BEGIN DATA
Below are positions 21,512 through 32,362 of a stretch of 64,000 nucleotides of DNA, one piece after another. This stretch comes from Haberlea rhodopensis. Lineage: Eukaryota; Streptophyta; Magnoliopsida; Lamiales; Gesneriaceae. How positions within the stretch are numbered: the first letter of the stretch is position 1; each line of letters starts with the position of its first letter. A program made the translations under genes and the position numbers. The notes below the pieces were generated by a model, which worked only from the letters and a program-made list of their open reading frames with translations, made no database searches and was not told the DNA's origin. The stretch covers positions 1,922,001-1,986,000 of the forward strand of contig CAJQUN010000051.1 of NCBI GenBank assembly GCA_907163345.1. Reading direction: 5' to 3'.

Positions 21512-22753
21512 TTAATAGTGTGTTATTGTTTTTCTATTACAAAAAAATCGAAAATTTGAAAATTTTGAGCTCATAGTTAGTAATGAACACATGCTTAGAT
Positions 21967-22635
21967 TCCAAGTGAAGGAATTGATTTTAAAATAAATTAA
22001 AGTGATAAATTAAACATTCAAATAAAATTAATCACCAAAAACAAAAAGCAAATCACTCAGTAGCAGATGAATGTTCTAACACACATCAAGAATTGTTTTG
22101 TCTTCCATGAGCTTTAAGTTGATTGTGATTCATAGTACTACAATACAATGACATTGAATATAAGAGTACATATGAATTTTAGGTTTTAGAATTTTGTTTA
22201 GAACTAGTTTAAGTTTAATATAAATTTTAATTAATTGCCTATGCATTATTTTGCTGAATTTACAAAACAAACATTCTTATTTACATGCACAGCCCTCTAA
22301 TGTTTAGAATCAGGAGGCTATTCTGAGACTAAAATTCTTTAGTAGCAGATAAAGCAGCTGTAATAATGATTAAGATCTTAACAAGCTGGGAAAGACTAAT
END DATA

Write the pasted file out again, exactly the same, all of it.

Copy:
Below are positions 21,512 through 32,362 of a stretch of 64,000 nucleotides of DNA, one piece after another. This stretch comes from Haberlea rhodopensis. Lineage: Eukaryota; Streptophyta; Magnoliopsida; Lamiales; Gesneriaceae. How positions within the stretch are numbered: the first letter of the stretch is position 1; each line of letters starts with the position of its first letter. A program made the translations under genes and the position numbers. The notes below the pieces were generated by a model, which worked only from the letters and a program-made list of their open reading frames with translations, made no database searches and was not told the DNA's origin. The stretch covers positions 1,922,001-1,986,000 of the forward strand of contig CAJQUN010000051.1 of NCBI GenBank assembly GCA_907163345.1. Reading direction: 5' to 3'.

Positions 21512-22753
21512 TTAATAGTGTGTTATTGTTTTTCTATTACAAAAAAATCGAAAATTTGAAAATTTTGAGCTCATAGTTAGTAATGAACACATGCTTAGAT
Positions 21967-22635
21967 TCCAAGTGAAGGAATTGATTTTAAAATAAATTAA
22001 AGTGATAAATTAAACATTCAAATAAAATTAATCACCAAAAACAAAAAGCAAATCACTCAGTAGCAGATGAATGTTCTAACACACATCAAGAATTGTTTTG
22101 TCTTCCATGAGCTTTAAGTTGATTGTGATTCATAGTACTACAATACAATGACATTGAATATAAGAGTACATATGAATTTTAGGTTTTAGAATTTTGTTTA
22201 GAACTAGTTTAAGTTTAATATAAATTTTAATTAATTGCCTATGCATTATTTTGCTGAATTTACAAAACAAACATTCTTATTTACATGCACAGCCCTCTAA
22301 TGTTTAGAATCAGGAGGCTATTCTGAGACTAAAATTCTTTAGTAGCAGATAAAGCAGCTGTAATAATGATTAAGATCTTAACAAGCTGGGAAAGACTAAT